Teaching International Students: Improving Learning for all. (2005). Jude Carroll and Janette Ryan, eds. New York: Routledge, 2005.
Chapter 4, Strategies for becoming more explicit by Jude Carroll (p. 31) suggests providing specific advise about Western norms to international students in the following problem areas:
Be aware of the cultural assumptions inherent in your teaching methods and share those assumptions with your students.
Chapter 7, Writing in the international classroom by Diane Schmitt (p.64) discusses the size of student's vocabulary:
This chapter (p.65) discusses a number of reasons why academic writing is so difficult for international students. For example, 'Academic language ... is no one's mother tongue' was coined by Bourdieu and Passeron (1994, p. 8) and it refers to the "specialized nature of academic discourse." One specific example refers to a study by Bhatia (2002) documenting the different pedagogical purposes the term case study has in law and business. She uses this example to demonstrate the need for instructors to use explicit explanations.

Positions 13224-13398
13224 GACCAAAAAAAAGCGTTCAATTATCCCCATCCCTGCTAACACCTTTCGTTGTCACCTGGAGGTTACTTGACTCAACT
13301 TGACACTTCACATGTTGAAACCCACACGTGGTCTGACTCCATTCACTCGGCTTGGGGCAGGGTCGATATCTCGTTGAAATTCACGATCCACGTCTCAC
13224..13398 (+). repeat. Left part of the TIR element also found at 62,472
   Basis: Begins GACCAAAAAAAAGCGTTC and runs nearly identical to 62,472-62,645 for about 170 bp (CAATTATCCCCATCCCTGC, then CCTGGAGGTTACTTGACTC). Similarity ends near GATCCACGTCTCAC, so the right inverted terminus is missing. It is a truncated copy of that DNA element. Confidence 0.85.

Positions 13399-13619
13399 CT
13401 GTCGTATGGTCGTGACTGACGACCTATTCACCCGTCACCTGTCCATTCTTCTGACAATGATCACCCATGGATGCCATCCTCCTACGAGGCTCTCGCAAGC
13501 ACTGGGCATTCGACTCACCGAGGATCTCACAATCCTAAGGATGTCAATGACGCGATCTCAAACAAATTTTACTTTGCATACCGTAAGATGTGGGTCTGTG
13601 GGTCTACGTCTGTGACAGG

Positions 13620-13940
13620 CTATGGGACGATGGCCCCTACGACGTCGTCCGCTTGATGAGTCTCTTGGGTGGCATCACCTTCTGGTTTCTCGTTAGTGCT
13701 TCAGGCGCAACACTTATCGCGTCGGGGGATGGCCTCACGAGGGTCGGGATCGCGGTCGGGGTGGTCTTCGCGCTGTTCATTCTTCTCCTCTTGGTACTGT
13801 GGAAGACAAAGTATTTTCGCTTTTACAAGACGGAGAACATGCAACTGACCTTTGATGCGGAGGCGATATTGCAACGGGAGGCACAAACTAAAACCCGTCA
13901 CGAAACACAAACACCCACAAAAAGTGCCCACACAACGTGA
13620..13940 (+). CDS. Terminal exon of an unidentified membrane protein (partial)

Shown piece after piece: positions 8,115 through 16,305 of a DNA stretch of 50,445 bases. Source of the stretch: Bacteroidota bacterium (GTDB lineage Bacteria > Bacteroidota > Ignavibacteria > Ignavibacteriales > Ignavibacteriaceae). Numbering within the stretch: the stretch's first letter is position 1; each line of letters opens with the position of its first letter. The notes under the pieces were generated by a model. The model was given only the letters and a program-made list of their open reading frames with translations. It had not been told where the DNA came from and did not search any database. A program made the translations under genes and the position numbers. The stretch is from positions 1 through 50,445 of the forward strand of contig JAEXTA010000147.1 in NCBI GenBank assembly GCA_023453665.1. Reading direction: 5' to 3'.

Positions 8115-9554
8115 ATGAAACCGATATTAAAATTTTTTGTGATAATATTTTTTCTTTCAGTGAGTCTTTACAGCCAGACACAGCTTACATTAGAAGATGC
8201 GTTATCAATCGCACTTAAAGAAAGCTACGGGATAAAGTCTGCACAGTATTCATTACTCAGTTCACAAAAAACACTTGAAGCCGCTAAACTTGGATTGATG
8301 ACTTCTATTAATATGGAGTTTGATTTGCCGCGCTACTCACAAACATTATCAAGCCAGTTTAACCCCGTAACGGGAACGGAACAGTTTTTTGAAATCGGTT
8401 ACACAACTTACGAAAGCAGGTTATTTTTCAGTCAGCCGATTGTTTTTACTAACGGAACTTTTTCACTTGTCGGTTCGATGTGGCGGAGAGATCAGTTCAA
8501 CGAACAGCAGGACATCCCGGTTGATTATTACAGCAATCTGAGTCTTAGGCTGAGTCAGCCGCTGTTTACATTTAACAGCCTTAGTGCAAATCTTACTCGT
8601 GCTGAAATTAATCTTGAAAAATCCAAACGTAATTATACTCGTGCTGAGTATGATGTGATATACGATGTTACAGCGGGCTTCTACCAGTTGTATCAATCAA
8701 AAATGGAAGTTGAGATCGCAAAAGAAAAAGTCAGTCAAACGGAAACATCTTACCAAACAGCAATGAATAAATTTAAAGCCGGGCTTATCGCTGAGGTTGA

This chapter quotes a study by Wilson (1997, cited in Dudley-Evans, 2002, p. 234) that discusses the stages of academic writing development students progress through:
Repetition - copying without citation
Patching - copy with citation
Plagiphrasing - blending copied sections and their own words
Conventional academic writing
Finally, this chapter suggests 9 steps to use when guiding students toward successful learning: